I’m reading Bivouac by Kwame Dawes, and I’m reminded that the 1980s were more than a station on your satellite radio. (And does your 80s station play Burning Spear as well as Musical Youth?) The novel is set in Jamaica, and politics are tumultuous throughout the region, and the activist father of our protagonist has died. It could be murder, but that murder might be medical malpractice, or it might have been as assassination.
Dawes uses a notable structural technique in telling the book from more than one viewpoint, and it feels modern as storytelling, extratextual—and the structural choices in form suggest to the reader that they consider the structural forms of the novel, and of family, and of political organization.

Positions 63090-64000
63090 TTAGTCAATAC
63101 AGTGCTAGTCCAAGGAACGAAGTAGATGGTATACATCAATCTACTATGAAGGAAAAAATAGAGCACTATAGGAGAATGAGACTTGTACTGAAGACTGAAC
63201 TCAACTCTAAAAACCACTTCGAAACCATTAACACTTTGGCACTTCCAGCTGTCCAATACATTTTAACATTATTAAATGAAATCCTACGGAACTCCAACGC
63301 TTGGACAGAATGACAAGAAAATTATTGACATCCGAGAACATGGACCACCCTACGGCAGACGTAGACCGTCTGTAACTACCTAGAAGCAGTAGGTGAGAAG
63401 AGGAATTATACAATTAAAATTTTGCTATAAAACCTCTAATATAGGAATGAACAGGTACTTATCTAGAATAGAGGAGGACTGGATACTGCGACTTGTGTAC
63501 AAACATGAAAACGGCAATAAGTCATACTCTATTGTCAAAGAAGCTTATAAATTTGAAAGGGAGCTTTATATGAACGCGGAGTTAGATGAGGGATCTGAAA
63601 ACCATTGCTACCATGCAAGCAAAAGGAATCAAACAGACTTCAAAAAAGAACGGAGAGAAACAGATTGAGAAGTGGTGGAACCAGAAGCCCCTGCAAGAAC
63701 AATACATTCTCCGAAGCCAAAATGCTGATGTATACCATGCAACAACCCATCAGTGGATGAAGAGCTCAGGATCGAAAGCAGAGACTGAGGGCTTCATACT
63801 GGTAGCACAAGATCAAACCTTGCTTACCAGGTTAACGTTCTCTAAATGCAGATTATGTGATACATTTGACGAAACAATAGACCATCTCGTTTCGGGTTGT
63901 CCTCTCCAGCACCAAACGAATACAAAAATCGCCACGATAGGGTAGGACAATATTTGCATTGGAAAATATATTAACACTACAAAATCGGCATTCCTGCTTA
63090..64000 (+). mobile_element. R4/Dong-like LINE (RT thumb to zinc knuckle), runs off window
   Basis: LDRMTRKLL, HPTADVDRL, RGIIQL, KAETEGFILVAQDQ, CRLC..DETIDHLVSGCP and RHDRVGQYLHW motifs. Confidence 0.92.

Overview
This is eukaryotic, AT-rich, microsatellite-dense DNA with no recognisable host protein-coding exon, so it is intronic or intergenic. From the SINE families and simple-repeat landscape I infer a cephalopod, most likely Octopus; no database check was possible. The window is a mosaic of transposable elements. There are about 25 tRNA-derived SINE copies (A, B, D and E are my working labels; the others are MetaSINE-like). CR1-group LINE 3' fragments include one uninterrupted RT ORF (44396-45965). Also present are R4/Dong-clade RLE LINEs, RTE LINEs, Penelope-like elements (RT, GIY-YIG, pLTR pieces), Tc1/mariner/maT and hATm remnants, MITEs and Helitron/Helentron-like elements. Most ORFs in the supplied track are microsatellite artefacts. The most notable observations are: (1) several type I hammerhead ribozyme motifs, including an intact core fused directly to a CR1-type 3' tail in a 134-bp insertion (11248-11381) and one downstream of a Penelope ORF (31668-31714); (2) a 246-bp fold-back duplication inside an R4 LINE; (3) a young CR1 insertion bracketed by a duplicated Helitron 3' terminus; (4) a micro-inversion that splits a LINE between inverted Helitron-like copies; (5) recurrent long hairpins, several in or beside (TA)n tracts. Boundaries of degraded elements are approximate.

The formal structure only helps the reader become more intimate with the characters, and there is much to know. I’m thinking about the problem of guilt for a person who does not have good luck, but has still better luck than people close to them. I’m thinking about how a person can lose a progenitor but have that family live on as a symbol of something important to them—and how that can create tension between the love they feel for family, and the reality they have to continue to live in without that family present. You can’t resolve anything with someone who is gone, except by resolving with yourself. And everyone who is left behind has their own grief, and not all grief gets along.
Review by Lynda Clause, Nebraska Library Commission employee
Dawes, Kwame S. N. Bivouac: A Novel. , 2019. Print.
Meet the author at the upcoming Nebraska Book Festival September 7th in Lincoln.